“The trade union guys gave us forms to sign. In return, they promised us salary increases and other benefits” said a public bank employee who spoke under the condition of anonymity.
Administrations, public enterprises, trade unions, associations and other civil society organisations have been infiltrated to help the candidate Bouteflika in his quest to collect the 60,000 necessary signatures for the presidential election of April 18th.
The means of the State have been mobilised according to the newspaper that carried out the investigation. Officials are under tremendous pressure, and sometimes even outright blackmailed, to force them to sign for Bouteflika.
Bouteflika’s campaign teams have been using ethically questionable tricks. For example, in agencies of a Social Security organization, employees have recently been “invited” to provide their ID. “We accepted because our officials are used to asking us for our identification. But we learned later that our cards were used to fill the signatures forms endorsing current president Abdelaziz Bouteflika”.
For other employees of public institutions, the pressure is of another kind. Trade unionists affiliated to the General Union of Algerian Workers (UGTA) are responsible for approaching employees to sign the signature forms. “The trade unionists gave us forms to sign. In return, they promised us salary increases and other benefits” explained the employee of the public bank.
In other cases, officials have even been summoned for the purpose of the election campaign. For example, senior directors, communication officers and executives from a number of government departments and wilayas have been asked by their supervisors to join the national leadership or the local leadership of Bouteflika.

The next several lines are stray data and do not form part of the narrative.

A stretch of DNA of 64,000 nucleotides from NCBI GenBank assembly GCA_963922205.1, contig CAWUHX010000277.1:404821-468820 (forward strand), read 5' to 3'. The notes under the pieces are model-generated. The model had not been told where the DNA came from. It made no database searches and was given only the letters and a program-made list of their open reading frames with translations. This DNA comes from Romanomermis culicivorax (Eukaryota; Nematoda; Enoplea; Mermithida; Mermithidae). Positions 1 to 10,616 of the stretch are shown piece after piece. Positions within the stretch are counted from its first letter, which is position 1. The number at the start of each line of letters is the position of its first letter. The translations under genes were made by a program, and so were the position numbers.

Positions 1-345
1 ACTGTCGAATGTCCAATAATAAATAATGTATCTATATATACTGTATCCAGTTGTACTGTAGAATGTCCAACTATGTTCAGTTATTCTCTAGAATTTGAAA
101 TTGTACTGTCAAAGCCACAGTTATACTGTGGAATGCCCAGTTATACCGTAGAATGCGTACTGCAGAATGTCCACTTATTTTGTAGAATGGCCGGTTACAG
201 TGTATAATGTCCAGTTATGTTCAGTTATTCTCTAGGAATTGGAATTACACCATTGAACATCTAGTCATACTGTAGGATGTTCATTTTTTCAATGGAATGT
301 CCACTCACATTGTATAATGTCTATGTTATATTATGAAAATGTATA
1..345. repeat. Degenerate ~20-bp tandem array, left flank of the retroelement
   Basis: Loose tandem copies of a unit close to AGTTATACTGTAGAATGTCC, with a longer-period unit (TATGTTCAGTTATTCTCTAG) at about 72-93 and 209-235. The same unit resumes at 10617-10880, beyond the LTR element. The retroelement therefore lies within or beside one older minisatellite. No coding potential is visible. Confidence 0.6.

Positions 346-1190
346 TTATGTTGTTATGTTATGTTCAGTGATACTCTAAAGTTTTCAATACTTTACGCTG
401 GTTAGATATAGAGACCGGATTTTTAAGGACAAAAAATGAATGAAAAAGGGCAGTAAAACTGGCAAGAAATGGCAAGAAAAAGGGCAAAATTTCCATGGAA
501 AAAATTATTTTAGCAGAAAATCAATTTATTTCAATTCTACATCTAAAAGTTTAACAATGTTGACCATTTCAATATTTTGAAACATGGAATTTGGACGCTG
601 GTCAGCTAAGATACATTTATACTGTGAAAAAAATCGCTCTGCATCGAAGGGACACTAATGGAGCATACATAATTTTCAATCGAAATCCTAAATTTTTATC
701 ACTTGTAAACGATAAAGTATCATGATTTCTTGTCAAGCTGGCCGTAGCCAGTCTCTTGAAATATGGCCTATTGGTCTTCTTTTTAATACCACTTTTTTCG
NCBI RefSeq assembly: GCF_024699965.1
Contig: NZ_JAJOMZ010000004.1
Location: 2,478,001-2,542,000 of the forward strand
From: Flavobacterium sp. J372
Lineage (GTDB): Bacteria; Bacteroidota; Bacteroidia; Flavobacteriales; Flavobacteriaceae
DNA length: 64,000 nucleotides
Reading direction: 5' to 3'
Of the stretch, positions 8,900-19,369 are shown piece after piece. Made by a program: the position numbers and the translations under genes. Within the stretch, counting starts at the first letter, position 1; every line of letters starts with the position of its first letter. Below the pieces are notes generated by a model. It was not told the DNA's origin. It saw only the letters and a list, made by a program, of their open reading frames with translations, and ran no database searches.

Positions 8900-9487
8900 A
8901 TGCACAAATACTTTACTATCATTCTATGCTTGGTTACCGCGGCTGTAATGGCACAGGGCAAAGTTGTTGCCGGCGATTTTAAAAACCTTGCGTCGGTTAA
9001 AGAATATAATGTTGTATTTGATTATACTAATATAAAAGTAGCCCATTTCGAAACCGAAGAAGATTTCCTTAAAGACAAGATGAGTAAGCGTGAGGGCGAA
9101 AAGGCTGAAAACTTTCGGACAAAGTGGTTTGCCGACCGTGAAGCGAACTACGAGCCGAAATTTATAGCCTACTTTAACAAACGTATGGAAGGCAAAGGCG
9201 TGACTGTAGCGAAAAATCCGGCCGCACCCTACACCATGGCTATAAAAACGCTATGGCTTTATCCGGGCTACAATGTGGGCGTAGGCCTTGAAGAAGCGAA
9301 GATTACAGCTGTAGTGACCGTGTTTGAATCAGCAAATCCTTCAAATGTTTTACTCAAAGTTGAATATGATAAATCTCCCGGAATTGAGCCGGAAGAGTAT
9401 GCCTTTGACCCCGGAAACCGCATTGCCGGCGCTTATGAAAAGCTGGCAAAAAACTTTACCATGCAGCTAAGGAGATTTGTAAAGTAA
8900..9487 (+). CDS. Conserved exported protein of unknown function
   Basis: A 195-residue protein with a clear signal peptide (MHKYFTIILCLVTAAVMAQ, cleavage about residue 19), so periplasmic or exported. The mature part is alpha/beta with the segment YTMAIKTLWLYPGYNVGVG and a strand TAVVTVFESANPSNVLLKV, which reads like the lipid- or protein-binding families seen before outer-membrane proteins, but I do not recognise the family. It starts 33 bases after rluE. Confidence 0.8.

Some do it opportunistically; whilst others are persuaded through the fear of losing their jobs and privileges that ensue. Employees on non-permanent contracts have been invited to support Bouteflika, in return for permanent contracts and promises of other benefits, according to Liberté Algérie’s investigation.
For his part, the Minister of Labour, Mourad Zemali, recently said that banks would not legally challenge young entrepreneurs who have not paid their debts. One way for the authorities to try to convince young people to vote, but more importantly to vote for Bouteflika.
The public television channels, radios and government newspapers have already started the electoral campaign for the benefit of Bouteflika. This is achieved through the uninterrupted coverage of departmental activities while always quoting the “achievements” of Abdelaziz Bouteflika. Even walis have been instructed to start campaigning in the public space, public appearances closely followed by the press.
In Algiers and elsewhere, posters of the head of state with the quote “Tous Bouteflika” are stuck on university buses’ windows.
Giant portraits of Abdelaziz Bouteflika also adorn public buildings across the main roads of the country’s cities. Everything is done to impose the invisible president.
Oddly enough, this is happening with the complete complicity of the bodies responsible for monitoring the presidential election. The Audiovisual Regulatory Authority, which should in principle regulate the National TV channel, appears to be unbothered and remains inert.
The body, chaired by Abdelwahab Derbal, preferred to remind opposition candidates that they must “provide evidence” of their accusations when in fact the evidence is there for everybody to see.
(Adapted from a Liberte Algerie investigative report)